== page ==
Let $\cal K$ be a 2-category, and $A$ an object therein. Is there a way to define the "slice object" $A/a$ in $\cal K$ formally (in such a way that if $K = Cat$ we recover precisely the notion of the slice category $A/a$)?

I suggest that if $\cal K$ has comma objects then $A/a = (1_A\downarrow a)$ where $a\colon 1\to A$ is an "element" of $A$ and $1_A$ is the identity.

Is this construction meaningful? If yes, there is a diagram $a\mapsto A/a$ from ${\cal K}(1,A)$ to $\cal K$. What's its colimit (supposing each hom-category is small and $\cal K$ admits this colimit)?


Yes, that's the right way to define "slice objects" in a 2-category. But there's no way to say what the colimit of that diagram is for a general $K$ and $A$. For instance, $A$ might not admit any "global elements" $1\to A$, so that the colimit would be the initial object. Or, if $K$ is a 1-category regarded as a 2-category, then "$A/a$" is the terminal object for all $a$, so your colimit is the coproduct of one copy of the terminal object for each global element of $A$. You might get something more interesting by looking at generalized elements $X\to A$, or at the universal generalized element $1_A : A\to A$, but you'll probably still need some "exactness" conditions on $K$ to be able to say anything.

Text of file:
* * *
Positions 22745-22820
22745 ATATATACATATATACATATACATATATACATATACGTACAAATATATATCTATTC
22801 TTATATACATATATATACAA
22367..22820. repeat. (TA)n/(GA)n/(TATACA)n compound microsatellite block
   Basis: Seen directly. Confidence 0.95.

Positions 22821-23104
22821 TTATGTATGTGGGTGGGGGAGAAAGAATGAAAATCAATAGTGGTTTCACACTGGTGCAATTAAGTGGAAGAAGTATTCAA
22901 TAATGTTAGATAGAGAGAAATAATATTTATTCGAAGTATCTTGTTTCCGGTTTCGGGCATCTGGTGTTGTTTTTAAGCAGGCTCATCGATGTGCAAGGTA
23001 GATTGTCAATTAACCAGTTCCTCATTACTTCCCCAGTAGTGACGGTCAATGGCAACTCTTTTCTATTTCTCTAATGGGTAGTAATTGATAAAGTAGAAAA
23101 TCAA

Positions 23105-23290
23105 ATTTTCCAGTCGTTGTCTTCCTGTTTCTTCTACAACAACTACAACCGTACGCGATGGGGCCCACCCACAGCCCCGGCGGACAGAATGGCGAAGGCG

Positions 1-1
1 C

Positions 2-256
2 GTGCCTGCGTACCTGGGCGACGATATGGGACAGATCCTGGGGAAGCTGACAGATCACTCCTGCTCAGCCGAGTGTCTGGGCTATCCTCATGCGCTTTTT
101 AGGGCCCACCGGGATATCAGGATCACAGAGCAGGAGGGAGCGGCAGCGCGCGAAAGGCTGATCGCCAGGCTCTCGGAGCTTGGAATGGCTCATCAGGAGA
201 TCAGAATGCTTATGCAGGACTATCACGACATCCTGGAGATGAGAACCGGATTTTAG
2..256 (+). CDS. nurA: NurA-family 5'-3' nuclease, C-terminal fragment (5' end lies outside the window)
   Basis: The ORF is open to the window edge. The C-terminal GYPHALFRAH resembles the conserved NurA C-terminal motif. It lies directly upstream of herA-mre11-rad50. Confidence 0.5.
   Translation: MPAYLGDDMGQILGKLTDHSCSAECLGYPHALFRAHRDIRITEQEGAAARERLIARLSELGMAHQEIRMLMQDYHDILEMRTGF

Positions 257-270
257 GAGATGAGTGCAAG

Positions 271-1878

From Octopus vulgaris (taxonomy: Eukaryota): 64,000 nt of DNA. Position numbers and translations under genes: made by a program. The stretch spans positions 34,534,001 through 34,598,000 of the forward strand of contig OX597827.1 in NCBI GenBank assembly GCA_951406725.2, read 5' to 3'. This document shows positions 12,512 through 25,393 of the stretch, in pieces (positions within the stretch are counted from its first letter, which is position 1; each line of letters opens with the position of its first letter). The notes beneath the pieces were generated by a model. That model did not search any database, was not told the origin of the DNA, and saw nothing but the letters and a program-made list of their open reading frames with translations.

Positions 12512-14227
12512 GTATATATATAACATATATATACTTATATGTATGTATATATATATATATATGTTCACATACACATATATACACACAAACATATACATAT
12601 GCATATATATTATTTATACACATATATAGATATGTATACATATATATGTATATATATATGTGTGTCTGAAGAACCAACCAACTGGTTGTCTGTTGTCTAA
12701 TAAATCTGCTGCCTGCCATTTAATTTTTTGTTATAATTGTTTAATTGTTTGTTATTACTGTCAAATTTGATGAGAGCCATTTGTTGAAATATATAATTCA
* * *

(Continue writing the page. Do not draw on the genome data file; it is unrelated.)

• $\begingroup$ This is what I expected, indeed. I just want to have an intuition for this construction, so it's not a problem to stick to more well-behaved $K$'s. So, what are some sufficient conditions on $K$ ensuring that the construction is non-trivial and interesting? $\endgroup$ – fosco Dec 14 '16 at 23:56
  • 2
    $\begingroup$ @FoscoLoregian I kind of feel that that's like asking for sufficient conditions on a 1-category that pullbacks (say) are nontrivial and interesting. Comma objects are a basic notion of 2-category theory; they're probably going to be interesting in any interesting and non-trivial 2-category. If the question is about when objects admit "enough" global elements, then I can't think of much to say except "sometimes"; that by itself is a condition on a 2-category, analogous to well-pointedness" for 1-categories. $\endgroup$ – Mike Shulman Dec 15 '16 at 11:30
  • $\begingroup$ Ok, I like the analogy $\endgroup$ – fosco Dec 15 '16 at 11:54

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